In addition to the hundreds of thousands suffering from COVID-19, students have also been harmed by the coronavirus pandemic. Schools have closed in 119 countries, affecting over 860 million students around the world. California Governor Gavin Newsom recently suspended standardized testing and announced the state’s public schools will likely remained closed for the rest of the academic year. Many schools have deployed remote technology to continue instruction, but the sudden switch to distance learning exacerbates academic inequities.
Shutting down schools has become a key part of the social distancing strategy that public health officials have embraced to slow the spread of the coronavirus. Some argue that schools are well suited to spread disease: small classrooms, cafeterias, and busy busses put students, their families, and school employees at risk. Government officials hope that closing schools will help flatten the curve so that the number of patients sick with COVID-19 does not overwhelm the capacity of the healthcare system.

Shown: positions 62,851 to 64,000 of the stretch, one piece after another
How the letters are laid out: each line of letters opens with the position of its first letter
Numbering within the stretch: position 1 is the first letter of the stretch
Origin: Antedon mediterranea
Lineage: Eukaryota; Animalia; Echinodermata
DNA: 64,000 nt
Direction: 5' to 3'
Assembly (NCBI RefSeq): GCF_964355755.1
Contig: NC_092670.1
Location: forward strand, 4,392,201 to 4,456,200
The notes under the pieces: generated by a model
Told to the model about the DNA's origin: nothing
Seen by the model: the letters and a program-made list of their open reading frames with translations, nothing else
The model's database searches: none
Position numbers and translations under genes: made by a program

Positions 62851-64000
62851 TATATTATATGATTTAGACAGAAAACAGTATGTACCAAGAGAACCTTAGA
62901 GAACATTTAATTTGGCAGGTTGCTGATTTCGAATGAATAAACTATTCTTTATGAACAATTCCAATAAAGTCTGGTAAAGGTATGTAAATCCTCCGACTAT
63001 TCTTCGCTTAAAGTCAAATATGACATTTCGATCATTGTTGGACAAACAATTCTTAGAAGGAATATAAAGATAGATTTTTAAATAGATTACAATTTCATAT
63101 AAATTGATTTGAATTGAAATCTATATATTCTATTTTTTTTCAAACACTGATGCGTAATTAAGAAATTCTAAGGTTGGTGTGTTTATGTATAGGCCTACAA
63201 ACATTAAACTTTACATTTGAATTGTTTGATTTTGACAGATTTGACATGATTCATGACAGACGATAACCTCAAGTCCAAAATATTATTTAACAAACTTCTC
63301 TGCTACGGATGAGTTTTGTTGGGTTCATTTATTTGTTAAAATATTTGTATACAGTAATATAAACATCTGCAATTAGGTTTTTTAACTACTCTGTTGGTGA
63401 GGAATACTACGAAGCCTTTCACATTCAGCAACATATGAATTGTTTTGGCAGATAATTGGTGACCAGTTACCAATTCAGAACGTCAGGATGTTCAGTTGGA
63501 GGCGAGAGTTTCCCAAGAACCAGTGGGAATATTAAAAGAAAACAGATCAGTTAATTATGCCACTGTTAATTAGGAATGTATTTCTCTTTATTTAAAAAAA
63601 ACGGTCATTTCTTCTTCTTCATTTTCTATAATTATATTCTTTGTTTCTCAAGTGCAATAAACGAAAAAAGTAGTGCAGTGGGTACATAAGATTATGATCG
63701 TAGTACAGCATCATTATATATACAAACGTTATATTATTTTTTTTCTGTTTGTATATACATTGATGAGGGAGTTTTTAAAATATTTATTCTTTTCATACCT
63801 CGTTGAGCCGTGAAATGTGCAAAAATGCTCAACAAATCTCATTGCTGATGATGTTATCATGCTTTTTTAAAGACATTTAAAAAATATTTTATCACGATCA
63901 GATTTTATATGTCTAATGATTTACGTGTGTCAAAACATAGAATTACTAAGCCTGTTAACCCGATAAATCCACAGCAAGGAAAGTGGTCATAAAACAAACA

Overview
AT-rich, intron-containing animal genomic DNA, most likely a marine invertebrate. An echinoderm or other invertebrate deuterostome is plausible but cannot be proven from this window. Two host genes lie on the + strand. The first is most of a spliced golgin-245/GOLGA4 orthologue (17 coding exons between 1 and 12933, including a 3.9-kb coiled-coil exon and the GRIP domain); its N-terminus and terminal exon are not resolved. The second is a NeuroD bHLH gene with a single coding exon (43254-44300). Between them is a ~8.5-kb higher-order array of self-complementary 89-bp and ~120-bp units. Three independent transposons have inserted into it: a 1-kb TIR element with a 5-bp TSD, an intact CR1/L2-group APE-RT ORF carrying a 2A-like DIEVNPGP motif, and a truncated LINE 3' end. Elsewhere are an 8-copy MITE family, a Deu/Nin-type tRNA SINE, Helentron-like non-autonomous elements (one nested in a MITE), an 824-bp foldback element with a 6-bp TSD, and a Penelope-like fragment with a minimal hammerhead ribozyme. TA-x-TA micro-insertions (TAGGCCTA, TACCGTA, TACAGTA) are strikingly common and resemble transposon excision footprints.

But school shutdowns are costly, and the closures may have long-lasting impacts on students who already face systemic disadvantages. Some school systems lack resources to make the full switch to distance learning. Even large school districts with the resources to shift online still have many students who lack computers or tablets, access to the internet, consistent supervision, or adequate food at home. The more than 1.5 million students who experienced homelessness in 2017-2018 may not have homes at all. As a result, the sudden shift to distance learning in the wake of coronavirus means that the wealthier students in the wealthier schools will likely zoom ahead of those who lack the resources to continue effective learning.